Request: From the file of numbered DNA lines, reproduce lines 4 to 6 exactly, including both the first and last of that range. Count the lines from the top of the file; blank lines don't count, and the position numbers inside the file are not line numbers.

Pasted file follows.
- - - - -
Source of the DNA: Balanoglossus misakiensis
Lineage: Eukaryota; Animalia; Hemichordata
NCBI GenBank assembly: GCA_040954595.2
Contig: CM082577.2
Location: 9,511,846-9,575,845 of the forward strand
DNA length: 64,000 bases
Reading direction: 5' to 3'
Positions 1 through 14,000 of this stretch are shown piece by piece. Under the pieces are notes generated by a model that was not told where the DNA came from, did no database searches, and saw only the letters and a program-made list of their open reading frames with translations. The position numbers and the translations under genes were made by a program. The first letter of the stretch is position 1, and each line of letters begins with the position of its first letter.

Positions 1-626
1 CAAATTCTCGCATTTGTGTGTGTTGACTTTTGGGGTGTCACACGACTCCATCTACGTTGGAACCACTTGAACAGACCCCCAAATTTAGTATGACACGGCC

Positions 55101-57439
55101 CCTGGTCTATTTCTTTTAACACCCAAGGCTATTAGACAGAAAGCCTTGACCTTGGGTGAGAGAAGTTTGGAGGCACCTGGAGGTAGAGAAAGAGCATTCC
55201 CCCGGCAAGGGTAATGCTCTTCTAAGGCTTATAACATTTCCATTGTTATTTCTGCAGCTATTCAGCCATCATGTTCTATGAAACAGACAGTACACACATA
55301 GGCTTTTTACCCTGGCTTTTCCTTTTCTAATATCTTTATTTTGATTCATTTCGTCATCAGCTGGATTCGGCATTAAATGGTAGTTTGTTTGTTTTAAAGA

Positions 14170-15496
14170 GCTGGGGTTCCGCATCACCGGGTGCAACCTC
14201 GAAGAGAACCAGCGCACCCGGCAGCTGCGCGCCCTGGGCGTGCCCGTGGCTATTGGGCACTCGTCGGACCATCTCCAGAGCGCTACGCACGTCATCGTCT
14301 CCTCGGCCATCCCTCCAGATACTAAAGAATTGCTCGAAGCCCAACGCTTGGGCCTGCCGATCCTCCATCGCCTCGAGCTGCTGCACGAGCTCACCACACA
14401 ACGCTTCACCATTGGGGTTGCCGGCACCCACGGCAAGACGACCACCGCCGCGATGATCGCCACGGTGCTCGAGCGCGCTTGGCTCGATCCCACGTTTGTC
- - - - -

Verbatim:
Contig: CM082577.2
Location: 9,511,846-9,575,845 of the forward strand
DNA length: 64,000 bases